- New US jobless claims for the week that ended Saturday totaled 860,000, the Labor Department said Thursday. That came in slightly above the consensus economist estimate of 850,000, but marked an encouraging decline from the prior week.
- Continuing claims, the aggregate total of people receiving unemployment benefits, amounted to 12.6 million for the week that ended September 5. That was lower than economist forecasts, and also slid from the week before.
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The number of Americans filing for unemployment benefits decreased last week, offering an encouraging sign for the ongoing US economic recovery.
New US weekly jobless claims totaled an unadjusted 860,000 for the week that ended Saturday, the Labor Department reported Thursday. That reading slightly exceeded the median economist estimate of 850,000 compiled by Bloomberg, although it did reflect a decline from the prior period.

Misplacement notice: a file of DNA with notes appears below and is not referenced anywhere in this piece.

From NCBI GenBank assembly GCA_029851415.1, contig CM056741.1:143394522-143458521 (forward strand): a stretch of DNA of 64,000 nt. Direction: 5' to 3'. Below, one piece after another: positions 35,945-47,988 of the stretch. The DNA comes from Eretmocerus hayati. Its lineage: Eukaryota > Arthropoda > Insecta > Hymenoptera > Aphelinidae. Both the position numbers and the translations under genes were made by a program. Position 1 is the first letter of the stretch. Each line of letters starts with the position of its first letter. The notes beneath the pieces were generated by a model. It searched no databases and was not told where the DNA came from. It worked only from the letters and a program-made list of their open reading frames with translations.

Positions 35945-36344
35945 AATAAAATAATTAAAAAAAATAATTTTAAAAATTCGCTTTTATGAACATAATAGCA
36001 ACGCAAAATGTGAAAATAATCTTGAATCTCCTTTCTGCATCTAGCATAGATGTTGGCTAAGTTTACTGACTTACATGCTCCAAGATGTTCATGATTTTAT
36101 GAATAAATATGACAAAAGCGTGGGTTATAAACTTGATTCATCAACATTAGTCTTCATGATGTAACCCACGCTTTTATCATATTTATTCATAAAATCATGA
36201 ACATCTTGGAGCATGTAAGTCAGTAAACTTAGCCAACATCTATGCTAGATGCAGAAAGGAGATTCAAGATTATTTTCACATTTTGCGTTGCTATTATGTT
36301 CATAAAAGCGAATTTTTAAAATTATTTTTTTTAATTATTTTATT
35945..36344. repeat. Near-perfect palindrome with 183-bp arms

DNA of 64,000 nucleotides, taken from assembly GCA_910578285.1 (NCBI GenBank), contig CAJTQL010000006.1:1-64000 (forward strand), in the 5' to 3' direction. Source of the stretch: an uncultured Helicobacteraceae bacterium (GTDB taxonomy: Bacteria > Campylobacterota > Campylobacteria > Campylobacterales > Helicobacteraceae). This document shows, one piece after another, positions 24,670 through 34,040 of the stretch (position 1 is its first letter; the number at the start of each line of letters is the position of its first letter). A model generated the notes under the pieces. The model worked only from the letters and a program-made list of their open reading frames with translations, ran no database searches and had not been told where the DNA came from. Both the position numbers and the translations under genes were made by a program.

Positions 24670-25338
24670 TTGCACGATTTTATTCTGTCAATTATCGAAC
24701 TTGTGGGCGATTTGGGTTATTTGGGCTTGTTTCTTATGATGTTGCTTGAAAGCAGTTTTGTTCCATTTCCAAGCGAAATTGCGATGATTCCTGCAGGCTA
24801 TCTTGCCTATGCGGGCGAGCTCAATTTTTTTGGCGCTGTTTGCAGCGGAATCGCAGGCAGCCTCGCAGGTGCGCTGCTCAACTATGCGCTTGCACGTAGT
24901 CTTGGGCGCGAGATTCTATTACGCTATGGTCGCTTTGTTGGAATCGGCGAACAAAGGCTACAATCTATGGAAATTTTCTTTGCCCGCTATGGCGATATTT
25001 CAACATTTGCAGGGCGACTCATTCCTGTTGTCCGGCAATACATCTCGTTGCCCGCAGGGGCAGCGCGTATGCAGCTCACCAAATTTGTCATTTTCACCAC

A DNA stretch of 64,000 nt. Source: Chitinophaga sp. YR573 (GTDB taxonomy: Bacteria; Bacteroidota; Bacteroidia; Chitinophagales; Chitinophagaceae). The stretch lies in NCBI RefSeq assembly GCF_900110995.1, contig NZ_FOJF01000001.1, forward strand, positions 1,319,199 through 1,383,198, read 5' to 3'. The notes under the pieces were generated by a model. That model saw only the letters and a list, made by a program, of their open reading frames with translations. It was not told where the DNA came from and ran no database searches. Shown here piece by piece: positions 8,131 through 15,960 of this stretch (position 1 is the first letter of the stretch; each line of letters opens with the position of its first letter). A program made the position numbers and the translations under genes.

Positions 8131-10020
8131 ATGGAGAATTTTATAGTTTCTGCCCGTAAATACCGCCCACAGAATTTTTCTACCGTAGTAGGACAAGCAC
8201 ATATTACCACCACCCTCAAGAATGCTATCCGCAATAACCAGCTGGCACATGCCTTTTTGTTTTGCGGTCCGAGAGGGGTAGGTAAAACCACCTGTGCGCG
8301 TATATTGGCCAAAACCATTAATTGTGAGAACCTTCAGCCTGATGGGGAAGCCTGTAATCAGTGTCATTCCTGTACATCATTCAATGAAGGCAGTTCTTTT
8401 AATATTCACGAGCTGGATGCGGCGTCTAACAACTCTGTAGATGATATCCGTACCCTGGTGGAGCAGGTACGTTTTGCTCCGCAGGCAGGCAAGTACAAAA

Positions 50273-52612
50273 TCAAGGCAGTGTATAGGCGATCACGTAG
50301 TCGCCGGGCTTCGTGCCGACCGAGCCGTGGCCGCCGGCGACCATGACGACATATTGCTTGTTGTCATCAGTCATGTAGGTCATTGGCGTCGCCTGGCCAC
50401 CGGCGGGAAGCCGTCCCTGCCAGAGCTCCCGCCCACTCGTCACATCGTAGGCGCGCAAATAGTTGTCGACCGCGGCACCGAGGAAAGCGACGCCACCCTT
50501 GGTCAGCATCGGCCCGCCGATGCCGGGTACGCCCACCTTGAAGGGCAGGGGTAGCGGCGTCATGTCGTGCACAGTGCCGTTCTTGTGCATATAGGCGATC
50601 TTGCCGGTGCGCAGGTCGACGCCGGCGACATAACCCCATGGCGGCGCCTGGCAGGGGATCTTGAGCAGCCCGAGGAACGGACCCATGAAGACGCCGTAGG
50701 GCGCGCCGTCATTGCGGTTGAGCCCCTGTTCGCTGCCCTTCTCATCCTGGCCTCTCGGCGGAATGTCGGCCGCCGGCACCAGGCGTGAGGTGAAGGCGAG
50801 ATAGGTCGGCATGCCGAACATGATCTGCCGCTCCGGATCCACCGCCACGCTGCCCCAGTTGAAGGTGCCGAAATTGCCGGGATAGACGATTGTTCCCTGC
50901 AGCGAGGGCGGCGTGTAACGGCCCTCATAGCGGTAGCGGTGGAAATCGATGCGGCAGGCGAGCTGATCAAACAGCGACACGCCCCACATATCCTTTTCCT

Continuing claims, which represent the aggregate total of Americans receiving unemployment benefits, came in at 12.6 million for the week ended September 5. The sum is a slight decrease from the prior week’s revised number. Economists expected continuing claims to hover around 13 million.
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In just over six months, the more than 61 million unemployment claims filed during the coronavirus pandemic have far surpassed the 37 million during the 18-month Great Recession. The most recent weekly reading still surpasses the 665,000 filings made during the Great Recession’s worst week.
The pace of jobless claims’ decline has slowed in recent weeks after sharper drops in April and May. The still-elevated readings arrive as Congress continues deliberating on a second fiscal spending package.
Senate Democrats blocked Republicans’ $500 billion measure last week, arguing the proposal did too little to aid struggling Americans and businesses. The bill included a $300 per week expansion to unemployment benefits, half of the addition included in March’s CARES Act.
The White House has since expressed openness to a $1.5 trillion package, but Democrats still aim to pass a bill with at least $2.2 trillion in relief funding.
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